Market infrastructures have been criticised for failing to innovate, but speakers at this year’s Sibos conference said they believe the sector has seen a quiet revolution.
An audience poll revealed 53.4% felt that market infrastructures are less innovative than other parts of the financial sector, but panelists disagreed with this outlook.
Michael Bodson, CEO of the Depository Trust and Clearing Corporation (DTCC), said simply dealing with the heavy regulatory burden currently facing market infrastructure firms was seeing the industry innovate.
“We keep up with all these regulatory demands while still running a viable business, so I would ask, who is ahead of us in developing so much new technology to cope with this unprecedented pace of change?”
Euroclear CEO Tim Howell agreed, and added that the kind of innovation seen in market infrastructure is often not the same as innovation in other sectors.
“We’ve been innovating more in the sense of continuously improving ourselves, rather than the sort of disruptive innovation that people typically think of,” he explained.
He added that the nature of market infrastructure and the high barrier to entry meant it is unlikely to ever see seriously disruptive innovators, but that does not mean the sector is standing still.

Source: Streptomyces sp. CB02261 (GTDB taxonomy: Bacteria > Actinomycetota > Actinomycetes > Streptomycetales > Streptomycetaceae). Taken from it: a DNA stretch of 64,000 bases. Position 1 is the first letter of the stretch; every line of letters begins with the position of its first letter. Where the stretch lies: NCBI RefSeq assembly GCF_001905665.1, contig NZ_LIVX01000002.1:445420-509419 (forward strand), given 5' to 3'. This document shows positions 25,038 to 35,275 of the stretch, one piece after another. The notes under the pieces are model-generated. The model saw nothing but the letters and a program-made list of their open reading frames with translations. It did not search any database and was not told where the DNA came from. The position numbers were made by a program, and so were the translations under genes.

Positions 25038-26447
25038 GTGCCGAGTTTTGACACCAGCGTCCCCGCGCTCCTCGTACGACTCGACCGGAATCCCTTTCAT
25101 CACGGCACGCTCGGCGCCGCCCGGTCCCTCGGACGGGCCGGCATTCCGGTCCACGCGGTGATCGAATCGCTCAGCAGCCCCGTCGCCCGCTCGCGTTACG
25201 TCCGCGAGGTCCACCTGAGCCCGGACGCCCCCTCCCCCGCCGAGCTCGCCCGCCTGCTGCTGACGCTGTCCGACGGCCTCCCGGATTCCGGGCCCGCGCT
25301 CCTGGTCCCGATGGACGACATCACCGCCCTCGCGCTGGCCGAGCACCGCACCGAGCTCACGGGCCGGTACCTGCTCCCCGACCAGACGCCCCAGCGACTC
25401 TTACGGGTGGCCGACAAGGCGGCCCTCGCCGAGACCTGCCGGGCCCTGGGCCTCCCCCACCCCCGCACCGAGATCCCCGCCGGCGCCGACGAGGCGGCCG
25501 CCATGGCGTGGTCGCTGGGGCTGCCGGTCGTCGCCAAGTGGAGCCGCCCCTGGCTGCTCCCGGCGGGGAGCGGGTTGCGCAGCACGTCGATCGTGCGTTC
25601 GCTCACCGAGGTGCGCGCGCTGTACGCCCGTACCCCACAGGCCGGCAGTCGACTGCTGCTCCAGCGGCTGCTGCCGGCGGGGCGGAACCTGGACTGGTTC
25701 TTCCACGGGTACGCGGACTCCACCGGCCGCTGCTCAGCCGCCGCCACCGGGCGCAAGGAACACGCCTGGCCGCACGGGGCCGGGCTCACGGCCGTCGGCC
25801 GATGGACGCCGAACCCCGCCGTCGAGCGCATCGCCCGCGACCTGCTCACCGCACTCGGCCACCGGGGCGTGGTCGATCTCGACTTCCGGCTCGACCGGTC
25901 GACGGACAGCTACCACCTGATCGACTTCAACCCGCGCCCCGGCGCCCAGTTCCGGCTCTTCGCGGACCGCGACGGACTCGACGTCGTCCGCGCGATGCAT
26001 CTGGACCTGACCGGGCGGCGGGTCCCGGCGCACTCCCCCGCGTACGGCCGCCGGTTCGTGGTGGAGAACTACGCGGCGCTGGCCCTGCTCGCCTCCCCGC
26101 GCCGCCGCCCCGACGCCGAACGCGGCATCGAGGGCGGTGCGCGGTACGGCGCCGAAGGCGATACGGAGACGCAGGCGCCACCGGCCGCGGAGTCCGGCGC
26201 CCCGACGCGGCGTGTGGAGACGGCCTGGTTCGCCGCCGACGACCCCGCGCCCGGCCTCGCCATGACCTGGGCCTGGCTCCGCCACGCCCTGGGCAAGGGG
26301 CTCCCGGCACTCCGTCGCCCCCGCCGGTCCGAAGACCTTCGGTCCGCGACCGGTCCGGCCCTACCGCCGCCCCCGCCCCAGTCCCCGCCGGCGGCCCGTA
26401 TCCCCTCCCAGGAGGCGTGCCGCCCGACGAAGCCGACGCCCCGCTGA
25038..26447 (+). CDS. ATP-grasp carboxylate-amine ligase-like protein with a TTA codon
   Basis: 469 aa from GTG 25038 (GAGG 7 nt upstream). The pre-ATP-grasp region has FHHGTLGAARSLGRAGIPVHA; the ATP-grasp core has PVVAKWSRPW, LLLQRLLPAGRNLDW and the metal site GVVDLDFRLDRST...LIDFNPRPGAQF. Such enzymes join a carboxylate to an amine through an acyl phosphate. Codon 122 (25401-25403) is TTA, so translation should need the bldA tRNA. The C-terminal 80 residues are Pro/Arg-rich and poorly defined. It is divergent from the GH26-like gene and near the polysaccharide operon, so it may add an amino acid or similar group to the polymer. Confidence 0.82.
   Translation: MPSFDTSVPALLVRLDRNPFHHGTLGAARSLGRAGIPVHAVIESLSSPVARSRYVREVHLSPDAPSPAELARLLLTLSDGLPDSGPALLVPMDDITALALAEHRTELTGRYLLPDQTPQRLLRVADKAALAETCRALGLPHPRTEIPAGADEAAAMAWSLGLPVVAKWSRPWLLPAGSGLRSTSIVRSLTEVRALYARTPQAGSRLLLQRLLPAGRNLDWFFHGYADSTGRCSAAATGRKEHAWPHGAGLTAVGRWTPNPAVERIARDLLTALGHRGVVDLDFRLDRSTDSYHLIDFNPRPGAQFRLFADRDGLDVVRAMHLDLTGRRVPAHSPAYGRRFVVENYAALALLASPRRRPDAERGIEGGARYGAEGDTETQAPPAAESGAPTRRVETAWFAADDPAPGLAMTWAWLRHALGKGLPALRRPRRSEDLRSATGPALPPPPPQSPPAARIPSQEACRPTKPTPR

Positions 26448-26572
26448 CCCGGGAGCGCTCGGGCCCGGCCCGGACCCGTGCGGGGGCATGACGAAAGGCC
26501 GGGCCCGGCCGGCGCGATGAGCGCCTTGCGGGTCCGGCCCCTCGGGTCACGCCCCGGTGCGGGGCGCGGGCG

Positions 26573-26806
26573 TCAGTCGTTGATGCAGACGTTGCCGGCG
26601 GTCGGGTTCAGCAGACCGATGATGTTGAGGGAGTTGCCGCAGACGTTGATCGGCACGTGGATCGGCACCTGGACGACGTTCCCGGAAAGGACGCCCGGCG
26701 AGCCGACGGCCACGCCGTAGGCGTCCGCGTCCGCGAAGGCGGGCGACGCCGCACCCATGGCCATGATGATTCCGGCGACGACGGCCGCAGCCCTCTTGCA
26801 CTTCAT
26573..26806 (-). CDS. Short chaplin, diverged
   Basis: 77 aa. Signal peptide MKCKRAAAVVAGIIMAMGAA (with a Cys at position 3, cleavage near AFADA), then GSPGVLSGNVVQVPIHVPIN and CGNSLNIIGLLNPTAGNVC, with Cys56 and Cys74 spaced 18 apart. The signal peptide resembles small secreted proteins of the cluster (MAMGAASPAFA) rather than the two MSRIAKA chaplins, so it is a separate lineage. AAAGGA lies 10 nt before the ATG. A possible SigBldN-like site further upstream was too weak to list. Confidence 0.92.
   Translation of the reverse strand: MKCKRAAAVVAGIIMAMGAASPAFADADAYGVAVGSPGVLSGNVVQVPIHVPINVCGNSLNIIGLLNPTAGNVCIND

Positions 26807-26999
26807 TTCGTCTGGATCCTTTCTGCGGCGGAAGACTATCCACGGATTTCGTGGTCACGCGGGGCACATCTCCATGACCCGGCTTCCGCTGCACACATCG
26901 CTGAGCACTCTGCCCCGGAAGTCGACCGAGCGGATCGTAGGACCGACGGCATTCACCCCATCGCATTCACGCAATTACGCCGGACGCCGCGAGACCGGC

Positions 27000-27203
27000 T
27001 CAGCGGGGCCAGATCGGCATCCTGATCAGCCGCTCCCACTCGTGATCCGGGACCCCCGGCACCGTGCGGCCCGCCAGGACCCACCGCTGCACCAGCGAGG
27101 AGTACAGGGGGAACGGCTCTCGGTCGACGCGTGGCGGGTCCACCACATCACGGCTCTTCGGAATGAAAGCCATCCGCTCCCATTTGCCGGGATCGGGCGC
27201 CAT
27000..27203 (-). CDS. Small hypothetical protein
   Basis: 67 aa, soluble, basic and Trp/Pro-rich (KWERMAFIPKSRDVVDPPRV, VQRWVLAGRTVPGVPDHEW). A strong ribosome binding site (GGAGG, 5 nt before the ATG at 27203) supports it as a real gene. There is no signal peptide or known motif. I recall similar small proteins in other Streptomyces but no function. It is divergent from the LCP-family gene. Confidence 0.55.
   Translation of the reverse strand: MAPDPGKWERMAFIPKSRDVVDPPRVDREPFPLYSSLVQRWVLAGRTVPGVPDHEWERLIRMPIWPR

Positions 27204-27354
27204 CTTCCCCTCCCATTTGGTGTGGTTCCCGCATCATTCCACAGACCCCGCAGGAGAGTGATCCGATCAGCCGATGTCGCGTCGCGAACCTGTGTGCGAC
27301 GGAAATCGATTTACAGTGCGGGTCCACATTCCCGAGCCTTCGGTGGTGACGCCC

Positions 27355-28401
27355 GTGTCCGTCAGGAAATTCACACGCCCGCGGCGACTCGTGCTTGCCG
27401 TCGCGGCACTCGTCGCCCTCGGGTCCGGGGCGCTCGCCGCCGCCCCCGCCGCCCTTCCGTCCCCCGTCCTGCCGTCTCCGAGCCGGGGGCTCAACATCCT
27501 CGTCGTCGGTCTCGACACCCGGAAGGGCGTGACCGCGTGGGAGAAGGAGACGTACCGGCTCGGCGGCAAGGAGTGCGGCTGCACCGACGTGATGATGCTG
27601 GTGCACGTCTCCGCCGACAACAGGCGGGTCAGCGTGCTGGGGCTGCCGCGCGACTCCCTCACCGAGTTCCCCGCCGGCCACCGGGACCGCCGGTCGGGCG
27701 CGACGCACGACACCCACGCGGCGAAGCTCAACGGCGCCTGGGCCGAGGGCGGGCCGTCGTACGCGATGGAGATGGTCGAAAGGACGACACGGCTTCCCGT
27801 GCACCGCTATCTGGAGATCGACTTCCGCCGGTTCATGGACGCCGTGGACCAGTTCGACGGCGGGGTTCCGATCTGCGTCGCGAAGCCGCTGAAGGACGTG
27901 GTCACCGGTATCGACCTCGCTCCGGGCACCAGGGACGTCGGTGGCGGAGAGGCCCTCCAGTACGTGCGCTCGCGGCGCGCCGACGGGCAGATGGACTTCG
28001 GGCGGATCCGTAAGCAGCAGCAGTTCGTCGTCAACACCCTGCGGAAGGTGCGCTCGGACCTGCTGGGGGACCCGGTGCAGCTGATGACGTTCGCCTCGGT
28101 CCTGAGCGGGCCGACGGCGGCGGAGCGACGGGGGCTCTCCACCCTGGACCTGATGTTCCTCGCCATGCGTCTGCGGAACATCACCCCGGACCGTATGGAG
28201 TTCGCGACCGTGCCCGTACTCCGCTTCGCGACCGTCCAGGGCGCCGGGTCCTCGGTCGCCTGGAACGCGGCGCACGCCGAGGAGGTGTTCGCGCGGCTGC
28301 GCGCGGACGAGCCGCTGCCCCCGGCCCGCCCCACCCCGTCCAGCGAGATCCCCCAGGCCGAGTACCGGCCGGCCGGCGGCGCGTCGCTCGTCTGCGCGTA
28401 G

GV Nageswara Rao, managing director and CEO of the National Securities Depository of India, added that market infrastructures were actually often the key to fostering innovation in front office organisations.
“The whole market can only innovate when market infrastructure gets involved,” he said, “When market infrastructure innovates it pushes everyone to develop new products and services that they can now offer based on the improved infrastructure.”
The panelists said it’s unlikely there will be any great disruptive developments in market infrastructure, but by constantly developing new technologies and ways of interacting with market participants, infrastructures are having a major influence on how the rest of the market can innovate for the benefit of investors.